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Why is an Indian state punishing live-in relationships?

Couples must register with the government, or risk going to jail. That’s in a law, which critics say is also part of the ruling BJP’s attempts to push its Hindu majoritarian agenda.

New Delhi, India – The northern Indian state of Uttarakhand on Wednesday passed a law that enforces a uniform set of rules for civil relationships — including marriage, divorce and inheritance — across all religions and makes the registration of live-in relationships mandatory.

The legislation has sparked concerns among several critics over both its provisions and what some view as a larger political project in the works, driven by the Hindu majoritarian approach of Prime Minister Narendra Modi’s Bharatiya Janata Party, which also rules Uttarakhand.

Activists have raised an alarm against the provisions to punish live-in relationships that are not registered with the government. They say that it represents an intrusion by the state into the private lives of citizens.

Meanwhile, Muslim leaders have accused the BJP of trying to push through an agenda to impose what they say is effectively a “Hindu code” disguised as a uniform civil code on other religious groups, who are currently allowed their own rules on marriage, divorce, adoption and inheritance.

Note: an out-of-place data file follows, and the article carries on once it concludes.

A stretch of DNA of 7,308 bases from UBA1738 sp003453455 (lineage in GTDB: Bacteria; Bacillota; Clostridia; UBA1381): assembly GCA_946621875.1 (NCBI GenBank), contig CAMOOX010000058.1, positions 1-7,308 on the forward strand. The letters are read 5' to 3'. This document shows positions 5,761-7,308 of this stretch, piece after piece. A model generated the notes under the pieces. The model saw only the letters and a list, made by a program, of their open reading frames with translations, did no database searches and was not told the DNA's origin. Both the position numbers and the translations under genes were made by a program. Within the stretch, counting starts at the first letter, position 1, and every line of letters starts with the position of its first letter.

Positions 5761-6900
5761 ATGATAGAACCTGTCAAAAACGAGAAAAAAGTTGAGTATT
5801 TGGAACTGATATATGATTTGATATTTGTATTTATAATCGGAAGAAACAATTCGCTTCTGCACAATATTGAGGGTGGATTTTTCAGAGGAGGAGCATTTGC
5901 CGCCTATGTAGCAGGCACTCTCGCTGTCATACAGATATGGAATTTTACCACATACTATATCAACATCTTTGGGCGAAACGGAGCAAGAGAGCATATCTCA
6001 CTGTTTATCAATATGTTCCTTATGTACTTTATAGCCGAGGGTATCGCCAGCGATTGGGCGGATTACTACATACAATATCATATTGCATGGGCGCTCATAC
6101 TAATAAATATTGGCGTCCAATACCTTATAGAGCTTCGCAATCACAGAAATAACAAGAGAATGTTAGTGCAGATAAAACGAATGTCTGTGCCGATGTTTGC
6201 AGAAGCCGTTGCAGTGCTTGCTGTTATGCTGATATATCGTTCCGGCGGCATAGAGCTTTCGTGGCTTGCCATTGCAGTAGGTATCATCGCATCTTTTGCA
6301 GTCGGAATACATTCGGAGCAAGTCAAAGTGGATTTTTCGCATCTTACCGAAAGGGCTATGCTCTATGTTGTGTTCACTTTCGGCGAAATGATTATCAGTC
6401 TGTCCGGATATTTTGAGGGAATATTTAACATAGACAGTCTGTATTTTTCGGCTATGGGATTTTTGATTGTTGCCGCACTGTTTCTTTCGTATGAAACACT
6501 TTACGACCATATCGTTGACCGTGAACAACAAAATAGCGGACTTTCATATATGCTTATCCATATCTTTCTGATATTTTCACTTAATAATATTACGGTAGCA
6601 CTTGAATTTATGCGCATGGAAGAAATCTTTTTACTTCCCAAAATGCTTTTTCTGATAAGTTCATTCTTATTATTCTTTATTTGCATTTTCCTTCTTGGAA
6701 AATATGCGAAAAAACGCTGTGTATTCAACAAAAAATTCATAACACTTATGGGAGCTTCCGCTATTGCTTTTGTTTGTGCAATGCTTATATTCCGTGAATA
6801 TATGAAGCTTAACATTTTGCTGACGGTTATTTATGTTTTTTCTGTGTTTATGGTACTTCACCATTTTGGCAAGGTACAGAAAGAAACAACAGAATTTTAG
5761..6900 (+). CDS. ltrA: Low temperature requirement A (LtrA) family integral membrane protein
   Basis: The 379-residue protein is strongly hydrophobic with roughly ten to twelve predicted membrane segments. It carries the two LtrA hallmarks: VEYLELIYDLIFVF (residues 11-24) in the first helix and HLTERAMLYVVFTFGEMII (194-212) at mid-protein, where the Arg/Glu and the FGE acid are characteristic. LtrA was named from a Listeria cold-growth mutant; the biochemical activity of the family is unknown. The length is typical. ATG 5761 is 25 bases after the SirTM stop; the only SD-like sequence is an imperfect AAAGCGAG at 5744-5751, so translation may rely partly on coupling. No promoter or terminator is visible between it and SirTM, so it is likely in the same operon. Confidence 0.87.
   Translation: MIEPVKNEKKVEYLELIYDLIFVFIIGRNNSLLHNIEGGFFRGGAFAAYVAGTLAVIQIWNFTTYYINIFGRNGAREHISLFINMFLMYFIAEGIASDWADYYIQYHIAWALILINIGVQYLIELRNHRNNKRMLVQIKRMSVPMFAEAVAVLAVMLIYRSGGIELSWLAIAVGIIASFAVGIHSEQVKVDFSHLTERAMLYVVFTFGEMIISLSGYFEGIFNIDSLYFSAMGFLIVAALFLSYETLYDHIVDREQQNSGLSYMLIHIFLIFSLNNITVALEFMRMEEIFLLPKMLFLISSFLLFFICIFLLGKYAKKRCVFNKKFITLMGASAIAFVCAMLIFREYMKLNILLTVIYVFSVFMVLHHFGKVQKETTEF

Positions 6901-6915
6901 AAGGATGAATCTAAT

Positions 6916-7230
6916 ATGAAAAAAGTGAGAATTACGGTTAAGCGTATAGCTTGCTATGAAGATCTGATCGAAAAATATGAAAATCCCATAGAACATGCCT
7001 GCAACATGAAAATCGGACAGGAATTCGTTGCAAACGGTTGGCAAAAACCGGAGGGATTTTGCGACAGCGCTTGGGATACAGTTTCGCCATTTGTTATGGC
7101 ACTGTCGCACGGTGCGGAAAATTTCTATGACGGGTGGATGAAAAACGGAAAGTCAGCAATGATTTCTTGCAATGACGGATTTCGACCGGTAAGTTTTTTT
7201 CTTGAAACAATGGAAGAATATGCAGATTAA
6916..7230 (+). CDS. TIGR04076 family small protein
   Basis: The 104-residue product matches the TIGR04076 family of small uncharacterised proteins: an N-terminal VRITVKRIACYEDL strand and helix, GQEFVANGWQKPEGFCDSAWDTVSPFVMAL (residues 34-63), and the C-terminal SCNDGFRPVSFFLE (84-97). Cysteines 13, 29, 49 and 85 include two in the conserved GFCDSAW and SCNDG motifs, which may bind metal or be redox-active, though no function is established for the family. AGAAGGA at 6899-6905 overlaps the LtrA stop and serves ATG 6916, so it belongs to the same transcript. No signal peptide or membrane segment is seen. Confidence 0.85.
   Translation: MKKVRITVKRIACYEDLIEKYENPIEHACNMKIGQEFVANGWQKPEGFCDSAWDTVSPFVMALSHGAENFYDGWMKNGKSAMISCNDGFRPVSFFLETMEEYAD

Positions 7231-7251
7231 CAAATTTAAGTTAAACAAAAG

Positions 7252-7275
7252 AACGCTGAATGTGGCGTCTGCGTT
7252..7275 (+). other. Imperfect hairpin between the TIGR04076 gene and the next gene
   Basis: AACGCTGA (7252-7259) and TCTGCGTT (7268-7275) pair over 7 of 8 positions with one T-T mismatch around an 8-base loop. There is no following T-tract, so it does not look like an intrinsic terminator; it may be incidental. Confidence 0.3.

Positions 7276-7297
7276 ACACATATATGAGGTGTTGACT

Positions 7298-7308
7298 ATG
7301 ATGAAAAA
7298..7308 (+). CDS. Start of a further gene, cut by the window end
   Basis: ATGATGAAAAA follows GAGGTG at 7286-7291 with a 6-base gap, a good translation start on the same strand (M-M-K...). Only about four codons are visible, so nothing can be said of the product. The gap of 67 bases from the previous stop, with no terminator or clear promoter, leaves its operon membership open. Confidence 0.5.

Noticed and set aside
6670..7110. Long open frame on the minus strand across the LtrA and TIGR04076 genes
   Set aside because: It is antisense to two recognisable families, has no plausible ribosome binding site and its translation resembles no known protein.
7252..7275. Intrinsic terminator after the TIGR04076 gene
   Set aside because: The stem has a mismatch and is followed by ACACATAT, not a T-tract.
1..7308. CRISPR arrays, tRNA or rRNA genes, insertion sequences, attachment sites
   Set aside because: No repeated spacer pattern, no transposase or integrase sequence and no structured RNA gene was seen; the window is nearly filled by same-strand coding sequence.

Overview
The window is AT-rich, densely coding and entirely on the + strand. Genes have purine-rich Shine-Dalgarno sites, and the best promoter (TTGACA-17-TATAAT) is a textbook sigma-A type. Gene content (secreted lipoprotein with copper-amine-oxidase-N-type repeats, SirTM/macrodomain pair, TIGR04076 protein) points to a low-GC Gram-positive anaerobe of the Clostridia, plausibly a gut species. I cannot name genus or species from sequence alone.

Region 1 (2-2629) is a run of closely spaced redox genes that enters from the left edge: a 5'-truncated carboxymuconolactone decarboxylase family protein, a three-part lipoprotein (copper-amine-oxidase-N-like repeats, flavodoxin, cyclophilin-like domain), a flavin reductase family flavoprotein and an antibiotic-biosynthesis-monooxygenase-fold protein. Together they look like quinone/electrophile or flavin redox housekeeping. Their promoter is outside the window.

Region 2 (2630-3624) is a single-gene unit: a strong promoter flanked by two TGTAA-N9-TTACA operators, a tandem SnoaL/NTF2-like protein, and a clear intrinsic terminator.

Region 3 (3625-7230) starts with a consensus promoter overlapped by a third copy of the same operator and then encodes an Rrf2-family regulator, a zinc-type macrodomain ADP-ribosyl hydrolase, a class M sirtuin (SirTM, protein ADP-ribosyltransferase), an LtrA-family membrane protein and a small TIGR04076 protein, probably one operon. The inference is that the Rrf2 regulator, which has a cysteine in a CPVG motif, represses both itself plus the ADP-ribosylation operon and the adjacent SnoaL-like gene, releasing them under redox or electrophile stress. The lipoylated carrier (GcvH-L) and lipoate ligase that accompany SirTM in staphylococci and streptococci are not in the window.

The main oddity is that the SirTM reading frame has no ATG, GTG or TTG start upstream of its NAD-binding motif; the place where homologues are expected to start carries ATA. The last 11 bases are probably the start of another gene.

Pushkar Singh Dhami, the chief minister of Uttarakhand, has rejected the allegations that the new bill was against any particular religion. Yet, the timing of the new law — weeks before India votes in national elections between April and May — has triggered speculation over whether it would serve as a template for similar legislation in other states ruled by the BJP.

Hindu right-wing groups have campaigned for decades against the provision of separate personal laws for religious minorities.